This thesis offers a methodological and theoretical framework for understanding formations of the self that are informed by Indigenous scholarship, anthropology, and memory studies. The particular focus of this research are [Taíno descendant] Puerto Ricans who are subjectified by the US. This research presents a way of understanding Puerto Rican identity as it is formed through resistance to colonial rule rather than subjectivation by it. Culinary cultural heritage and linguistic survival, embodied research practices, and sensory engagement in kitchens form the base from which this thesis explains that a culturally informed praxis is necessary to understanding what it means to be Puerto Rican. By applying Indigenous Studies methodology to anthropology and memory studies, I offer a multi-sensory, embodied approach to understanding the ways we live as Boricua. This work is framed in the context of Taíno language revitalization and the circumstances of the Puerto Rican diaspora.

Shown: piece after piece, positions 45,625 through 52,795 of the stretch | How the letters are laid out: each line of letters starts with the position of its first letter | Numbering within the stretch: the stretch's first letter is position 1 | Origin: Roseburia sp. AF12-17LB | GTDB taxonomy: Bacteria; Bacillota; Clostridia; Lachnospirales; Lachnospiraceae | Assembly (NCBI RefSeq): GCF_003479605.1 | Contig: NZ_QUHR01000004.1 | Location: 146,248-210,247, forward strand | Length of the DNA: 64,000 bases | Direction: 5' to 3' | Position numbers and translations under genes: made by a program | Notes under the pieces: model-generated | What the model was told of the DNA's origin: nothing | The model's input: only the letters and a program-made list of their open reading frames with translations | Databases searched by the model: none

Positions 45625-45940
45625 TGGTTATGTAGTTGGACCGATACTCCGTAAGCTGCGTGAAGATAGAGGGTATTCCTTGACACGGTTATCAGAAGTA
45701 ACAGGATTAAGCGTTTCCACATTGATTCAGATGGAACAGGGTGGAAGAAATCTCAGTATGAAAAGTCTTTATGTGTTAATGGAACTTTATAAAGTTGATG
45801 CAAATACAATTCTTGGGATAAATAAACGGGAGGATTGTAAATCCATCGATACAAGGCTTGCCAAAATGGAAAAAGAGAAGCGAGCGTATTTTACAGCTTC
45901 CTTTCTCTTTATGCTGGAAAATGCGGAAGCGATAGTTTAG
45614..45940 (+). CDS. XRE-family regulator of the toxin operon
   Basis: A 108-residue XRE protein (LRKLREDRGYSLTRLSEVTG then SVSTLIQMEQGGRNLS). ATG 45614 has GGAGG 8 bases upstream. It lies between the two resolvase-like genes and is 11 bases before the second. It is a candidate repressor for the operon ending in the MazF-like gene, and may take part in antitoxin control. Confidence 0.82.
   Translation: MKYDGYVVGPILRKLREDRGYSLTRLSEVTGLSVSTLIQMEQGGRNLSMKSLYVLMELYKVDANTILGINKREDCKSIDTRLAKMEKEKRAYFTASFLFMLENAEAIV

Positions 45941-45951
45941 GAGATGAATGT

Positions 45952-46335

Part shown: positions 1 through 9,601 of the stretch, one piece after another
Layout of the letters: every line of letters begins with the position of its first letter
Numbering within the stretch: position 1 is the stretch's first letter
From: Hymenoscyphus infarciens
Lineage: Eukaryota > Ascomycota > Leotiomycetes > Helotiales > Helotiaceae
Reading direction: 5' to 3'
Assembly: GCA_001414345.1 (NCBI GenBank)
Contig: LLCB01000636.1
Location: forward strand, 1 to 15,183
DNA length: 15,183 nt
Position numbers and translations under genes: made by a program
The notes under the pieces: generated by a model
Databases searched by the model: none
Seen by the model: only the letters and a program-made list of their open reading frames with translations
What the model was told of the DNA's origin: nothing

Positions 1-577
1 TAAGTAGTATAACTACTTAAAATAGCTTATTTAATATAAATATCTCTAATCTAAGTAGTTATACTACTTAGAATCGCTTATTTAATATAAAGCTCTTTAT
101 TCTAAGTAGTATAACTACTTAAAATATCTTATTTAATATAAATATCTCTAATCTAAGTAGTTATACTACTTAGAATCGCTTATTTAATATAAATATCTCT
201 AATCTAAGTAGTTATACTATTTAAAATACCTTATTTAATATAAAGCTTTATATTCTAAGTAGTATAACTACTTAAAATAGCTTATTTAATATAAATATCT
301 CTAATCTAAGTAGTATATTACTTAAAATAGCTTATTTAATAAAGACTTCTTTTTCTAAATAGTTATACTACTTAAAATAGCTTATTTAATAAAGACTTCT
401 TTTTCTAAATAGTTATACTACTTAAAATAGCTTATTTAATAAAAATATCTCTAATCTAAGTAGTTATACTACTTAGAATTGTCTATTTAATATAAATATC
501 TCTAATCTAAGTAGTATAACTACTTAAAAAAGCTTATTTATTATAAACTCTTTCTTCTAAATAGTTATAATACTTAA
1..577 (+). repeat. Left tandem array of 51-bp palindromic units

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Thesis advisor: Freeman, Lindsey
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